National Security Cutter Bertholf Departs for Western Pacific Patrol
ALAMEDA, Calif. — On a gray and foggy morning, tears intermingled with rain as family members braved the elements to say goodbye to the 170 crewmembers of Coast Guard Cutter Bertholf, a 418-foot national security cutter, which departed Alameda, California, Jan. 20 for a patrol in the Western Pacific Ocean, the Coast Guard Pacific Area said in a release of the same date.
The U.S. Coast Guard has an enduring role in the Indo-Pacific going back over 150 years. The service’s ongoing deployment of resources to the region directly supports U.S. foreign policy and national security objectives in the Indo-Pacific Strategy and the National Security Strategy.
“The United States is a Pacific nation,” said Vice Adm. Linda Fagan, commander, Coast Guard Pacific Area, who was present to see the cutter depart. “We have deep and long-standing ties with our partners in the region, and more importantly, we share a strong commitment to a free and open Indo-Pacific, governed by a rules-based international system that promotes peace, security, prosperity and sovereignty of all nations.”
Bertholf will be operating in support of U.S. Indo-Pacific Command, which oversees military operations in the region. As part of its planned operations, the cutter will engage in professional exchanges and capacity building with partner nations.
“Security abroad equals security at home,” said Fagan. “Enhancing our partners’ capabilities is a force multiplier in combating transnational criminal and terrorist organizations and deterring our adversaries.”
As both a federal law enforcement agency and an armed force, the Coast Guard is uniquely positioned to conduct defense operations in support of Combatant Commanders on all seven continents. The service routinely provides forces in joint military operations worldwide, including the deployment of cutters, boats, aircraft and deployable specialized forces.
“I’m excited to see Bertholf sail today to the Indo-Pacific region of operations,” said Fagan, who described the cutter as one of the most capable in the Coast Guard fleet.
“They will be serving alongside other DoD military forces, particularly the U.S. Navy, and I know they will contribute key capabilities to that mission set. This crew has worked incredibly hard to get ready for today’s sailing, and I can’t think of a better ship and crew to be sending to the Indo-Pacific.”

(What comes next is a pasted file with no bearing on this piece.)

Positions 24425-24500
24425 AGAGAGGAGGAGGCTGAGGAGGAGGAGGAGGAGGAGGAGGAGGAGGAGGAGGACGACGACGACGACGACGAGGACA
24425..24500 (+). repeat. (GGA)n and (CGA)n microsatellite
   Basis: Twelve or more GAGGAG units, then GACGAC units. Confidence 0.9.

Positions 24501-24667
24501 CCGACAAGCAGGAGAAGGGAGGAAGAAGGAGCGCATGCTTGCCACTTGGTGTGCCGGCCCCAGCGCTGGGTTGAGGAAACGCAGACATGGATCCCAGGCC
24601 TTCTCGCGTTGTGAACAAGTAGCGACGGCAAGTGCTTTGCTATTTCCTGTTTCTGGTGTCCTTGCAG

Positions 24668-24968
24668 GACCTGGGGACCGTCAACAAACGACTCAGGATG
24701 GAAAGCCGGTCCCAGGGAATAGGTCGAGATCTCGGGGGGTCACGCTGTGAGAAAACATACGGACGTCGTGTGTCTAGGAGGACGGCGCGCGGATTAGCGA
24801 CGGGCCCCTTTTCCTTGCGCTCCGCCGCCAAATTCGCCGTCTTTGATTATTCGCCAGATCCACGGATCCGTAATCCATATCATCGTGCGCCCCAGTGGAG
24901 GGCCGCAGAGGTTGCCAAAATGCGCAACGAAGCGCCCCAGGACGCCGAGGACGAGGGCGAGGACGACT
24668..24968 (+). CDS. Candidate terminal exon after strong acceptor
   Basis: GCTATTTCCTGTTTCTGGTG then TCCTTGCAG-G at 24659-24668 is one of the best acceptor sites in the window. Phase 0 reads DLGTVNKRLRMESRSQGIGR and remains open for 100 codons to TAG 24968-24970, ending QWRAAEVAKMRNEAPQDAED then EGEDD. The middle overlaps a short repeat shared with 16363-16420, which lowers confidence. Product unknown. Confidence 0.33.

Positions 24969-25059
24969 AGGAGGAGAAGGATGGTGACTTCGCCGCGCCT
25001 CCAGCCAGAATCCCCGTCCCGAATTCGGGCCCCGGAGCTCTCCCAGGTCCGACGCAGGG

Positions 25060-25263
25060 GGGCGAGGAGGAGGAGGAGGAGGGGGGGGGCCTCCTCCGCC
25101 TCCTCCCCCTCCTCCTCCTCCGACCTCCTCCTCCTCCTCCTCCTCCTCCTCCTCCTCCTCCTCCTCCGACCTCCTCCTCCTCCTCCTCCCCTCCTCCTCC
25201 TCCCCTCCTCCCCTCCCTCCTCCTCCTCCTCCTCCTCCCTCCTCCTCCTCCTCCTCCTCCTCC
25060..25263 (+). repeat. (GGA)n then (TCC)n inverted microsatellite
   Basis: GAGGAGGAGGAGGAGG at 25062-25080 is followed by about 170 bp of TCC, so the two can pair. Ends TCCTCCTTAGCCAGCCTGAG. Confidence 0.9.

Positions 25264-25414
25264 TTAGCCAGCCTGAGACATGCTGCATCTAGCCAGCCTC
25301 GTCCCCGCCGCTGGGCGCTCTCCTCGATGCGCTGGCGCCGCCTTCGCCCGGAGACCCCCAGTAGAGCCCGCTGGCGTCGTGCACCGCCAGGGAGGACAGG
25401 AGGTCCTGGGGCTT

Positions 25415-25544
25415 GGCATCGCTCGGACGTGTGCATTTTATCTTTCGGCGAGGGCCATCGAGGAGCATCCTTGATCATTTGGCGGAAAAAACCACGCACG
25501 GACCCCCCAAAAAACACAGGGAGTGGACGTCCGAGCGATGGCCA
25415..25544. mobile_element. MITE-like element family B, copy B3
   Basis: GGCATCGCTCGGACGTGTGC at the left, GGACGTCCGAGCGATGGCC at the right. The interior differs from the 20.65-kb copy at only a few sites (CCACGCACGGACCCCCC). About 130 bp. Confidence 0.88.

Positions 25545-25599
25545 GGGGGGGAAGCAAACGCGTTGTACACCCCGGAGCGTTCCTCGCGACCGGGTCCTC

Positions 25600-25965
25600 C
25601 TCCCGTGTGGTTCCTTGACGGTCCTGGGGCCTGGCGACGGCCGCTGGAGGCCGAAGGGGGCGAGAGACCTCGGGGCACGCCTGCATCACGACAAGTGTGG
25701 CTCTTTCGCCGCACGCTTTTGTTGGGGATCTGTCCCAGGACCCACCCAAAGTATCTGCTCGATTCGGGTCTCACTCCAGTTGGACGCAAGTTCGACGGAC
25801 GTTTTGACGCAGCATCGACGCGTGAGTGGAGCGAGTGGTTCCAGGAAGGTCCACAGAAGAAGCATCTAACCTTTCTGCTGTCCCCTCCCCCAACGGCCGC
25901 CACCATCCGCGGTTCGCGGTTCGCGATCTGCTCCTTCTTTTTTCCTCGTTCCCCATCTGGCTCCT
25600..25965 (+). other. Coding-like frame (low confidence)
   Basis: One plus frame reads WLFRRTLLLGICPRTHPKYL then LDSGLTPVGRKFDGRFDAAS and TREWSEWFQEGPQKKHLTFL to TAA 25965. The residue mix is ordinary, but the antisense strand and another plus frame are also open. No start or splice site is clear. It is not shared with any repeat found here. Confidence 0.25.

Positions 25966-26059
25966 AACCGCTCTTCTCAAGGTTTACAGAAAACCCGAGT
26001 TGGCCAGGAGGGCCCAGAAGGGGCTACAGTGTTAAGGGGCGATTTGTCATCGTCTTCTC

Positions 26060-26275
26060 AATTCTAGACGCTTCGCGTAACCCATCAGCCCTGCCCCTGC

Commissioned in 2008, Bertholf is the first of the Coast Guard’s Legend-class national security cutters. These advanced ships are 418-feet long, 54-feet wide, and have a 4,600 long-ton displacement. They have a top speed in excess of 28 knots, a range of 12,000 nautical miles, endurance of up to 90 days and can hold a crew of up to 170.
The Coast Guard is scheduled to commission its seventh national security cutter, Kimball, in 2019. Kimball, along with the Midgett, which is currently under construction, will be homeported in Honolulu and will enhance the Coast Guard’s presence throughout the Indo-Pacific.
“The U.S. Coast Guard’s unique authorities, capabilities, and missions make us the maritime safety and security partner of choice for sea-going countries around the world,” said Capt. John Driscoll, Bertholf’s commanding officer. “Our increased presence throughout the Indo-Pacific will enhance regional stability and improve maritime governance and security.”
In an address to the families and crew before the cutter set sail, Driscoll emphasized how critical family support is to crew wellbeing and readiness.
“Support from our families, wherever they live, is vital to ensuring we are ready to sail and answer the demands of our nation,” Driscoll said. “We must ensure our families are ready to weather the storm at home. We operate in a dangerous and high-consequence environment, and your ability to focus on mission can become easily compromised if you are worried about family.”
Fagan acknowledged the current lapse in appropriations and government shutdown has added stress and feelings of uncertainty to the typical emotions that surround a cutter departure.
“I know it is hard for these crews to be leaving behind their dependents and spouses — it’s a thousand times more so when everyone is wondering when our next paycheck will be, and how they can support the family they are leaving behind,” Fagan said.
“There has been an incredible outpouring of support for the families here in the Alameda area, but the tension and the anxiety for the crew is real,” said Fagan. “We are standing by to help support those families who are left behind the same way that we are going to support the crew as they sail for the Western Pacific.”